grape seed extract - see discussion in monograph on Grape.

isoflavone - see flavonoids. Also see discussion in Soybean monograph.

L-carnitine (carnitine) (acetyl-L-carnitine) - this is a quaternary ammonium compound with the formula C7H15NO3. It is found in muscle and is involved in the transfer of fatty acids across mitochondrial membranes. It is synthesized by the body from lysine and methionine, two essential amino acids. These two amino acids are not made in the body and must be obtained from foods. Carnitine is naturally found in avocados, dairy products and red meats. It is also manufactured synthetically. A deficiency causes cramps and muscle fatigue. It is thought to help protect the heart, to counteract depression and to help counter nerve cell destruction [Kronhausen].

lecithin (phosphatidyl choline) - any of several waxy hygroscopic phospholipids that are found in many plants - found in corn, soybean products, eggs and peanuts. Lecithin is a good source of choline, one of the B vitamins. Lecithin is rated by the FDA as generally acceptable as safe (GRAS) for small quantities used in food manufacturing. Note: very large doses may cause diarrhea, nausea and vomiting. Also, see discussion of lecithin in the monograph on Soybean.

linoleic acid - one of the essential fatty acids. It has the formula of C18H32O2. It cannot be made in the body and must be obtained from food. It belongs to the omega-6 family of fatty acids. It is found in peanut oil, safflower oil, soybean oil, sunflower oil and corn oil [Ronzio]. Chronic deficiency may cause eczema and hair loss.

lipoic acid see alpha lipoic acid.

lutein - a carotenoid (an orange xanthophyll) with the formula: C40H56O2. It is found naturally in corn, dark green vegetables, kiwi fruits, pumpkins, red grapes, red peppers and in eggs. Thought to possibly be protective of eye function and helpful in retarding the development of cataracts and macular degeneration.

lycopene - one of the fat-soluble carotenoids with the formula C40H56. This reddish plant pigment is found in tomatoes, guavas, paprika and pink and red grapefruit. It is thought to be protective against several cancers [Kronhausen].

omega-3 fatty acids (fish oils) - these are found naturally in cold water fish, such as bluefish, cod, flounder, halibut, herring, salmon, swordfish and tuna. They are also present in flax seed oil and pumpkin seeds. They are also present in breast milk. Omega-3 fatty acids include alpha linolenic acid (ALA), docosahexanoic acid (DHA) and eicosapentaenoic acid (EPA). Thought to lower blood levels of triglycerides and total cholesterols [Sifton]. Note: do not use if pregnant or nursing.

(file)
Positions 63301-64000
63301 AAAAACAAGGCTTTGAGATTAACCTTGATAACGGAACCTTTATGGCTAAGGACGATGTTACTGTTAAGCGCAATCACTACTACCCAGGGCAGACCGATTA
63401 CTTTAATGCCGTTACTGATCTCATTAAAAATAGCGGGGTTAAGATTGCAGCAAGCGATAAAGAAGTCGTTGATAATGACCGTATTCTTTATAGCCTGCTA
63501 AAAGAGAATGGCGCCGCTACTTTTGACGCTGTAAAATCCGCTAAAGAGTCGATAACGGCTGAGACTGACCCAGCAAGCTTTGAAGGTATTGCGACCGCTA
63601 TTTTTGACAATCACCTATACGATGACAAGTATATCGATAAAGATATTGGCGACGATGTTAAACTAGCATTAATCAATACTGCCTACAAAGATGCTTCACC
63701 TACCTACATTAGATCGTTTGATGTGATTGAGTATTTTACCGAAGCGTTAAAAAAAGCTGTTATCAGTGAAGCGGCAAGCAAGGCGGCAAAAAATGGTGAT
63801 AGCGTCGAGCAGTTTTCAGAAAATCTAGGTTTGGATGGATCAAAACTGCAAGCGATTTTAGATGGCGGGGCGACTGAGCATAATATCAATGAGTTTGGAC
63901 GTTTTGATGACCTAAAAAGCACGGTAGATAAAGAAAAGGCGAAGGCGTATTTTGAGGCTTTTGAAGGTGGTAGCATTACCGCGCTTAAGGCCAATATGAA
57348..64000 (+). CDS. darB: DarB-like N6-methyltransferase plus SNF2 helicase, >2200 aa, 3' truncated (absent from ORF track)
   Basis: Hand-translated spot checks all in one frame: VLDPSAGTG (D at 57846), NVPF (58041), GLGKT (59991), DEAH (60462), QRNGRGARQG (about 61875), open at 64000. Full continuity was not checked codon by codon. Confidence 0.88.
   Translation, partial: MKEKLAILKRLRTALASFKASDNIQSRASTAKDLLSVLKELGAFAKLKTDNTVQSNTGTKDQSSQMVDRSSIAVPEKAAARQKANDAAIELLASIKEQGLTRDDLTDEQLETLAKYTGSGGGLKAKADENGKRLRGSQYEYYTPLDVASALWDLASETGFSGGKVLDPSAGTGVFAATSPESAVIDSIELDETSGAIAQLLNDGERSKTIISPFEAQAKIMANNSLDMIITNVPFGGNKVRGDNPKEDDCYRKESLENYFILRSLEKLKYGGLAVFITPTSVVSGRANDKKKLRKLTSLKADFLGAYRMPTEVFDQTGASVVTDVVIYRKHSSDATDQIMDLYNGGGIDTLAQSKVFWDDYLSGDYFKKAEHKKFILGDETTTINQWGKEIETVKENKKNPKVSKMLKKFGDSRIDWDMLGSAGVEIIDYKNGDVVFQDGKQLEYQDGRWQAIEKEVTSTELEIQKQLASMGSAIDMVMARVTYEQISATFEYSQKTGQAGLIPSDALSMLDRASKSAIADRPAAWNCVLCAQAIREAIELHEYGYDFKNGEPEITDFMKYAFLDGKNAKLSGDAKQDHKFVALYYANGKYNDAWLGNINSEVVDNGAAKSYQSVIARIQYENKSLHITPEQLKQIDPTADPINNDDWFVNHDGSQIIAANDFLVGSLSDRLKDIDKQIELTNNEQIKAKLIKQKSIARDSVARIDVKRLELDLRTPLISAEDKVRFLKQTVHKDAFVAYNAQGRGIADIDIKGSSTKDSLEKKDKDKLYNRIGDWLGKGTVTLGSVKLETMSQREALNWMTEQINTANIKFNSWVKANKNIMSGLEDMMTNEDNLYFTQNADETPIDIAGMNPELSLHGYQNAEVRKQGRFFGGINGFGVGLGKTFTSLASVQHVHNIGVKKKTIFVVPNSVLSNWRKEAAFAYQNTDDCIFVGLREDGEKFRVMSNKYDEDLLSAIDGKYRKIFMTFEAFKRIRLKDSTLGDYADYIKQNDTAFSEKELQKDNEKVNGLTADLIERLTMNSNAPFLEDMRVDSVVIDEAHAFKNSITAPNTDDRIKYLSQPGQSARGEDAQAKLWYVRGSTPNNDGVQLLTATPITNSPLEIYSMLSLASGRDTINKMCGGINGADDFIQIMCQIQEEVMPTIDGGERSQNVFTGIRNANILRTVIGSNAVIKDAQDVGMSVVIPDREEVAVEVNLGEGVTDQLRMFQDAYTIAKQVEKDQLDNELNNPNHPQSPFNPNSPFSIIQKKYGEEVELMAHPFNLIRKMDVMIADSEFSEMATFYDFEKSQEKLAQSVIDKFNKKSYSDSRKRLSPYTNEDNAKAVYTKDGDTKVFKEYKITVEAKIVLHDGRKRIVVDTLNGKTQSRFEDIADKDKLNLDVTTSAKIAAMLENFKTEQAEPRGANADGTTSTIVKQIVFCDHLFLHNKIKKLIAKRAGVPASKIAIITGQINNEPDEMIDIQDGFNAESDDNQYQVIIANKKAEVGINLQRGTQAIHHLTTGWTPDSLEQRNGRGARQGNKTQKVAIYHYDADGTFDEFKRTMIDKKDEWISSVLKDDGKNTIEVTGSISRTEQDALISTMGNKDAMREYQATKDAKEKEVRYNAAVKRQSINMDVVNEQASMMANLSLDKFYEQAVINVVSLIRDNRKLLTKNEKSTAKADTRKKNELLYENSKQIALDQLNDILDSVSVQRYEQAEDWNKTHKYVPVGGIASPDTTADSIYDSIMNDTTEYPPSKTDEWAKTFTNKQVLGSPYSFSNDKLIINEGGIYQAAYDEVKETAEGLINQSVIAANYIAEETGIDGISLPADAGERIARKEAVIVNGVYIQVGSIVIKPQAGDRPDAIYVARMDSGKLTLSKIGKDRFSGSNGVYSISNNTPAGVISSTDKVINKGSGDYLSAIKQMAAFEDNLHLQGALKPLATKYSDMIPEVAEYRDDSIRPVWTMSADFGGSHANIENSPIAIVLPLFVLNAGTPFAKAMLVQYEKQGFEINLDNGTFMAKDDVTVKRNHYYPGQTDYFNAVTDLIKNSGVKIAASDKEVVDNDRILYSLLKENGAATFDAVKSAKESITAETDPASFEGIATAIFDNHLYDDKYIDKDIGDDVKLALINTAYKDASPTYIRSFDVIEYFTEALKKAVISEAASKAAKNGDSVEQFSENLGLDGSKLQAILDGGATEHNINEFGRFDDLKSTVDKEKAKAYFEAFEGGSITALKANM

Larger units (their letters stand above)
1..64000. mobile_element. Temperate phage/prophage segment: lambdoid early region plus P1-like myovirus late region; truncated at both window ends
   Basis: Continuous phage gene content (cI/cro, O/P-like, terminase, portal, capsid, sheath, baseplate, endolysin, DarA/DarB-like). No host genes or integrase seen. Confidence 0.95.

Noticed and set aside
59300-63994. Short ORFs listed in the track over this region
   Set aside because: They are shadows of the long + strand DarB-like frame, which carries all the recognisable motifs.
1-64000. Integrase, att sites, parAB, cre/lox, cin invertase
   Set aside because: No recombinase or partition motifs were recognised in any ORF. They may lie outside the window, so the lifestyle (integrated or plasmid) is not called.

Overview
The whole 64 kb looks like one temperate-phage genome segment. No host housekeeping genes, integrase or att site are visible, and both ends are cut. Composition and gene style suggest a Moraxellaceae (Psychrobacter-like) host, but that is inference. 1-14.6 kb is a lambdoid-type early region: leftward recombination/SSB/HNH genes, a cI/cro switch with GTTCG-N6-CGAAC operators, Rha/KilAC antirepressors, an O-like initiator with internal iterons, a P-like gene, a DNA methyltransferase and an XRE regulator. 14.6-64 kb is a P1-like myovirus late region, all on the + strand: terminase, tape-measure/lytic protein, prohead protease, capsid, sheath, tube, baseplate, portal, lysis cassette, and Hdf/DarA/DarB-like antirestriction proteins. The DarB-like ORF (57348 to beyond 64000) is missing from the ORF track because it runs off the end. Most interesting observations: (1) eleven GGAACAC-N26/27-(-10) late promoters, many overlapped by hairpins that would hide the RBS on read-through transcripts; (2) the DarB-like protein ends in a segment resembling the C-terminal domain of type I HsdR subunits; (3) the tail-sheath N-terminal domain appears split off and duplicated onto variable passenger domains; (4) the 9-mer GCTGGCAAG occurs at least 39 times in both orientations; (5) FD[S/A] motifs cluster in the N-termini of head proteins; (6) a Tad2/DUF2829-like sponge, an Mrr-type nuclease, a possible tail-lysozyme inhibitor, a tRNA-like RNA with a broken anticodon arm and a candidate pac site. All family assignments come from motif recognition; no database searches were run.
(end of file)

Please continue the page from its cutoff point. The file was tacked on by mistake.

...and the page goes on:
pine bark extract - see discussion in monograph on Maritime Pine.

proteins - a large class of complex nitrogenous organic compounds consisting of a union of many amino acids. In terms of human nutrition, proteins are often classified as plant proteins or animal proteins. Many plant proteins are incomplete (lacking one or more of the essential amino acids). A complete set essential amino acids can be obtained by combining certain combinations of foods, such as rice and beans or corn and beans. More complete information about matching plant foods to produce complete proteins can be found in any good nutrition book.

quercetin - a flavonoid - a crystalline yellow pigment with the formula C10H15O7 that is found in some foods including apples, blue-green algae, grapes and onions. It is also found in tea. Considered to be a useful as an antioxidant [Reader's Digest].

torula yeast (Torulopsis utilis) (Candida utils) - this is a yeast that is easily grown and is used for food, as a flavoring and as animal feed. It contains about fifty percent protein and is a good source of the vitamin B-complex.

xanthophylls - any of several yellow-to-orange carotenoid pigments that are oxygen derivatives of carotenes. They include: lutein, cryptoxanthin and zeaxanthin. They are found in dark green leafy vegetables.